What To Do To Prepare for Mobile First SEO
So if mobile is the be all, end all for 2017, what do we all need to do to prepare? As promised in our previous post, rest assured good reader, I have you covered.
Although there are many different things you could be doing, let’s focus on the most important areas. If you get these five things right, you’ll be well along your way to ranking in 2017.
Upgrade to a Responsive Website
I remember several years ago, when the mobile web was almost like a different internet than the rest of the web. We had to have separate websites with the html stripped down to the bare minimum, because otherwise, you’d have to wait forever on pages to load.
I remember the mobile subdomains (e.g. m.returnonnow.com would have been our variant). Or separate subdirectories designated as mobile but otherwise hidden on the website. Even crawling directives specifically aimed at having search engines index the right variant of the site on the right platform.
Then about a decade ago, everything changed with the growth of smartphone adoption worldwide. No longer did websites need to be built to a fixed width, i.e. the size and resolution of a typical desktop monitor. If you remember surfing the web in the early days of iPhones and Android devices, surely you’re familiar with the awful experience of scrolling side-to-side and zooming in on different parts of webpages to view everything.
Shortly after this growth kicked in, we started to see newly designed websites that were responsive, or in other words, would resize according to the “viewport” as it is called today. In the past 10 years, responsive websites have evolved from a cool new idea to the standard, most accepted way of serving up web content on different form factors such as tablets and smartphones.
Bottom Line: If you don’t yet have a responsive website, fix it post haste. 2017 is only a few short weeks away.
Minimize Load Times
Page Load Times are very important for SEO and for the user experience of your website as a whole. But on mobile, performance plays a an even more significant role than on desktop browsing.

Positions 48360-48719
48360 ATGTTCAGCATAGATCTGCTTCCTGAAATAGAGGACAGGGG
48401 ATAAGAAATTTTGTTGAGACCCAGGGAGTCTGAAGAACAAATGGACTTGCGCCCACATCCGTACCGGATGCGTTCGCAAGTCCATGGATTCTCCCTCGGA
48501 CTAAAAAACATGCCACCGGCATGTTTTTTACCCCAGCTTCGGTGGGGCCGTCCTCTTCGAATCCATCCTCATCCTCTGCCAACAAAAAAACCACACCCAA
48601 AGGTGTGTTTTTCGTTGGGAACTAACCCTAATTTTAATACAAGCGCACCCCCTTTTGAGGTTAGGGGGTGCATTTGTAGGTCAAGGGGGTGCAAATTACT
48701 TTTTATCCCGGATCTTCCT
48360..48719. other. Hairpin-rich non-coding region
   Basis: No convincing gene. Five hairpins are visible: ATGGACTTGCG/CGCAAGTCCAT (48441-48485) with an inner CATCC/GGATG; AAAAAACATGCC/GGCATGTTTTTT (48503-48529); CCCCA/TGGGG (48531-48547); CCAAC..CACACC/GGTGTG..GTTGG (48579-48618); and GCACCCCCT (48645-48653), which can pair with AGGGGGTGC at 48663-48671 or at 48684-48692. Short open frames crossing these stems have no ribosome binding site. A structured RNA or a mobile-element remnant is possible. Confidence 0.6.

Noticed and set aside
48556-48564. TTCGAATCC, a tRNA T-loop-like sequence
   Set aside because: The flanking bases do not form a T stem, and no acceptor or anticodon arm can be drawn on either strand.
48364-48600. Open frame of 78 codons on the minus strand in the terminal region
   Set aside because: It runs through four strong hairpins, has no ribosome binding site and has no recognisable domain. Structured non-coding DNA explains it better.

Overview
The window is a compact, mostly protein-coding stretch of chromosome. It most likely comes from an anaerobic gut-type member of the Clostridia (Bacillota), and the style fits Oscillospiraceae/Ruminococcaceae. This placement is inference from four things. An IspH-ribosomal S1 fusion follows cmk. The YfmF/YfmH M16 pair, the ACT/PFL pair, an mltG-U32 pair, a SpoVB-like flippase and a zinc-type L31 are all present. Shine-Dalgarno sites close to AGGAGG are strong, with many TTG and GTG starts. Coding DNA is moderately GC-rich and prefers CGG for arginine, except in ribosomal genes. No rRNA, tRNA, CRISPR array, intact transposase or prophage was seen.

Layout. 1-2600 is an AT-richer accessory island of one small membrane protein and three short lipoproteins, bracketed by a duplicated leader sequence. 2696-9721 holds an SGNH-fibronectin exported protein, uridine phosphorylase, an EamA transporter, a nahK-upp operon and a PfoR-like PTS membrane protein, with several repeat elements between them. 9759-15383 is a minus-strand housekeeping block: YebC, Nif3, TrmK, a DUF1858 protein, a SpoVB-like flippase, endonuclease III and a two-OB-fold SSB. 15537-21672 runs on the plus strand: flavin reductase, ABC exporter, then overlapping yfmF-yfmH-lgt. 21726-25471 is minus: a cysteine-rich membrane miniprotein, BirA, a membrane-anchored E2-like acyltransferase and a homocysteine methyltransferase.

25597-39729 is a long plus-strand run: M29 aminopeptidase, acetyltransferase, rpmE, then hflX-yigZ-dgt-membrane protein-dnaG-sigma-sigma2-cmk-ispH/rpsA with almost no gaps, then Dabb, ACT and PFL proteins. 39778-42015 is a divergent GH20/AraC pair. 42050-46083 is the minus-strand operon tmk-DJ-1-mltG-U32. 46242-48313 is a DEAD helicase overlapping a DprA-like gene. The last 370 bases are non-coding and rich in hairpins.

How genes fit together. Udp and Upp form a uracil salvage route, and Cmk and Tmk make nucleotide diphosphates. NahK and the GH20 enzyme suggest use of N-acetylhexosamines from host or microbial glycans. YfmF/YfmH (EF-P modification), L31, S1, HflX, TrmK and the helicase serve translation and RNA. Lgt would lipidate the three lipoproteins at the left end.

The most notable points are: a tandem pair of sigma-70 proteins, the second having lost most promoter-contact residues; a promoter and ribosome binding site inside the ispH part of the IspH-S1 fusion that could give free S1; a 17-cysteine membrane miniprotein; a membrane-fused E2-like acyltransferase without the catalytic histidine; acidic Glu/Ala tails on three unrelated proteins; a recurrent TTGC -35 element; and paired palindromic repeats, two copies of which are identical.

Google is pushing mobile optimization big time right now, and they know a thing or two about user experience and search satisfaction. They recently announced that mobile users get antsy and give up in as little as 3 seconds of delay for page loading. 3 seconds!
You get the picture: performance is one of the most important items to get right if mobile is your priority. Do you know what your average page load time is?
If not, run a quick and dirty website performance analysis now, to see what you can tweak to speed up load time.
Pass the Mobile-Friendly Test
After you’ve gotten your website all up to snuff for mobile, how will you know if you’ve covered all the bases?
Here’s a simple one: Use Google’s Mobile Friendly Test Tool
Once you click that link, it will take you to the tool itself. Simply drop in your domain in the one field available, click to check the captcha box indicating you are not a bot, and wait for the results. This can be very quick or can take a while, so go in when you have time to wait on it just in case.
Once the test finishes running, the tool will tell you if you are mobile friendly or not. It’s that easy. I’ve included an example of how a “passing grade” looks on the tool, when I just ran it for ReturnOnNow.com, as the featured image on this post (above).